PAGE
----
“What do you want to achieve or avoid? The answers to this question are objectives. How will you go about achieving your desire results? The answer to this you can call strategy.” ― William E. Rothschild
Over the past few years, there’s been significant focus on the profession of financial planning. Regulators, associations, product providers, consumer advocates and the media have all pontificated on their ideal “financial planning professional”.
Not that there’s anything wrong with such conversations; all professions need to continually challenge themselves to improve. However, in my opinion, the real return on investment (i.e. significant benefit for the clients of financial advisers) for all this effort will be small and perhaps even negative.
My reason for this assertion is that while the professional intelligence of financial advisers (product knowledge, tax, strategy, etc) is important. Our business intelligence provides significantly more benefit to our own business and, ultimately, our clients. And unfortunately, there’s been very little focus in this area.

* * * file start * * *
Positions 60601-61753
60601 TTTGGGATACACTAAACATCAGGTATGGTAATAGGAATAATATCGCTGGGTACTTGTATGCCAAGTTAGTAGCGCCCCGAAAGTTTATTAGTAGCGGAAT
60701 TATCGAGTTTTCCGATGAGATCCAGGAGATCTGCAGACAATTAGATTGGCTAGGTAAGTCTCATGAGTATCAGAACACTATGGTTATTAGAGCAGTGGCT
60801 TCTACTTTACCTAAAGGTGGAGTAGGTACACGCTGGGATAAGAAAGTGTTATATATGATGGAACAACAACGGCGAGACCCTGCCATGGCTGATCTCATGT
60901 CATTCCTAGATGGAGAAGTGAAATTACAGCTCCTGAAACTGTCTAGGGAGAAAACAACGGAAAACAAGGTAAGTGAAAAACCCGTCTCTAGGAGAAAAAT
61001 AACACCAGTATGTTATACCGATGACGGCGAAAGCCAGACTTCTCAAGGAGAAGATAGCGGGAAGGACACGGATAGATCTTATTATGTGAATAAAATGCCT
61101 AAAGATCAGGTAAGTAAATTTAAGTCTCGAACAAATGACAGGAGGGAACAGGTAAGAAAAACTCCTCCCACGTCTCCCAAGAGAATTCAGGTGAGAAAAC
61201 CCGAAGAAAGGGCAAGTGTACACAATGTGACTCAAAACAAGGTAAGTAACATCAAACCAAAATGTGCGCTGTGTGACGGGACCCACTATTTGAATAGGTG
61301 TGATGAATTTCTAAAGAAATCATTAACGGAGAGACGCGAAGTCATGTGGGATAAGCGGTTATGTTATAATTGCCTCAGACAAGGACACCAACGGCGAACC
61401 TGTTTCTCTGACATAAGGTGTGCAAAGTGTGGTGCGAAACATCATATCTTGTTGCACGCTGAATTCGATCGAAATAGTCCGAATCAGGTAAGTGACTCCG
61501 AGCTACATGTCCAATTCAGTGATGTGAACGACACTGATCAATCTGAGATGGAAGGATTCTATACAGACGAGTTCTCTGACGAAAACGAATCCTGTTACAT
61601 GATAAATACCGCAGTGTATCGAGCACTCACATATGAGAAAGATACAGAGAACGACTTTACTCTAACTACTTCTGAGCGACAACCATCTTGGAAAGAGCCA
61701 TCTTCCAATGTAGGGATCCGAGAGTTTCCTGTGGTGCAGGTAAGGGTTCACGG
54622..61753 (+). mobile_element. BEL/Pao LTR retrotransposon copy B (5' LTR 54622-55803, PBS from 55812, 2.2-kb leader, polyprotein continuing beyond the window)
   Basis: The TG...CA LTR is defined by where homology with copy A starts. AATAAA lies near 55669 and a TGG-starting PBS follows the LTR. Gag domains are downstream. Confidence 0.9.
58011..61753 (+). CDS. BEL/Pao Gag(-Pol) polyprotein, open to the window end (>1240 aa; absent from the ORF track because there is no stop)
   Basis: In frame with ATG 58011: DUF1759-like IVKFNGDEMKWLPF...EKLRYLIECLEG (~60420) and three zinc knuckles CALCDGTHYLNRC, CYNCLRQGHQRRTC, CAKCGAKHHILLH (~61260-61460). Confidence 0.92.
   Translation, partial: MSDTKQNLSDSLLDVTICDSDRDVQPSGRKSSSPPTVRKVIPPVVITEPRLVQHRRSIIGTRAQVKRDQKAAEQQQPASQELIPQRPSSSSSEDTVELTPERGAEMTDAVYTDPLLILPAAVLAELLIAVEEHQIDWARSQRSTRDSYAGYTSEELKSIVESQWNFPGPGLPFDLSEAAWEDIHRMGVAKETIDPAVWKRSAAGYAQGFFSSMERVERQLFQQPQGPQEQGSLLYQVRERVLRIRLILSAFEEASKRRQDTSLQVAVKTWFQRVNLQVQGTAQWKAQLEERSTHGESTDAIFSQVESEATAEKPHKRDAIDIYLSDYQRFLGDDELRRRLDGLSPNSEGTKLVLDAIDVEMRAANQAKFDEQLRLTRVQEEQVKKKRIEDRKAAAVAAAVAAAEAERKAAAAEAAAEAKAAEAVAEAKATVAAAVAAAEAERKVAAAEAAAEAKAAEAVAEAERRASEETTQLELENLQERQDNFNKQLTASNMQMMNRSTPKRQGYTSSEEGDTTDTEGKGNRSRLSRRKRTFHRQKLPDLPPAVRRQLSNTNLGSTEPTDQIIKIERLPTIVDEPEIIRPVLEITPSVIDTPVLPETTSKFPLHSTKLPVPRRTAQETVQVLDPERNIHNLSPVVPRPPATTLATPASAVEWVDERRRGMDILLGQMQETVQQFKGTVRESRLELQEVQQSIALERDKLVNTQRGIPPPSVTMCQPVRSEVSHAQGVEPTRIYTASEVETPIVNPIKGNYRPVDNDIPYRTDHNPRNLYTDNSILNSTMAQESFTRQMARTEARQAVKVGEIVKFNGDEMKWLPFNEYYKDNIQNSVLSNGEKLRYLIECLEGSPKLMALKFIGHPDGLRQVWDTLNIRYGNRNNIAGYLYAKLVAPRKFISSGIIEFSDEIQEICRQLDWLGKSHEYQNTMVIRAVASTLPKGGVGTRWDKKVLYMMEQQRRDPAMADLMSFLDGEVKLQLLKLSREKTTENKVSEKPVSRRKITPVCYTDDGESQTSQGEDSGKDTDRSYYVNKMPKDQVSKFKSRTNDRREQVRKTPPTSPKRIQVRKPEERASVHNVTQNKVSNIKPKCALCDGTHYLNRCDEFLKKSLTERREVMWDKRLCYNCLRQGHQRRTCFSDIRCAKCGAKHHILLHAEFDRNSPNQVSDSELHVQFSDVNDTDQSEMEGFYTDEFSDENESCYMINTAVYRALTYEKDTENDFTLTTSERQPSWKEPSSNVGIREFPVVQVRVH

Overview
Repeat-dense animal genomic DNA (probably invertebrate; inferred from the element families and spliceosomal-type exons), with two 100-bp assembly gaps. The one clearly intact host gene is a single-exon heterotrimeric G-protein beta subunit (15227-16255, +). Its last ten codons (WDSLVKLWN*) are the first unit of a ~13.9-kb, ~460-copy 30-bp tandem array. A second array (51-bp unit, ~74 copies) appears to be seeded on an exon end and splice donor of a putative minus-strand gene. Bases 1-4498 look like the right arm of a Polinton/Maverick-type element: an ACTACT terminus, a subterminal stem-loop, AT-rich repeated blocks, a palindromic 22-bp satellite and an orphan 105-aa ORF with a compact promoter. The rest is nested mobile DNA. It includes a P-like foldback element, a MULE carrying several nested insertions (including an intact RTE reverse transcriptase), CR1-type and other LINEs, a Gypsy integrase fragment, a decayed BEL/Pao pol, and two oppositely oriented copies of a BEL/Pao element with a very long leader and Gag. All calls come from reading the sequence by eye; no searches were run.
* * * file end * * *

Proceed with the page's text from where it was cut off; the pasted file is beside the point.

What is business intelligence?
The term Business Intelligence is usually used to refer to the collection and presentation of business data.
For this discussion, however, I’m referring to the ability to identify and move toward a set of clear objectives, by applying experience and skill in the combined areas of financial, human, project and risk management.
Unfortunately, many professionals (not just financial planners) go through their entire career without spending time/resources on developing their business intelligence. Business intelligence is not something that can be regulated or taught. It must be sought and acquired through hands on experience & guidance from others with experience.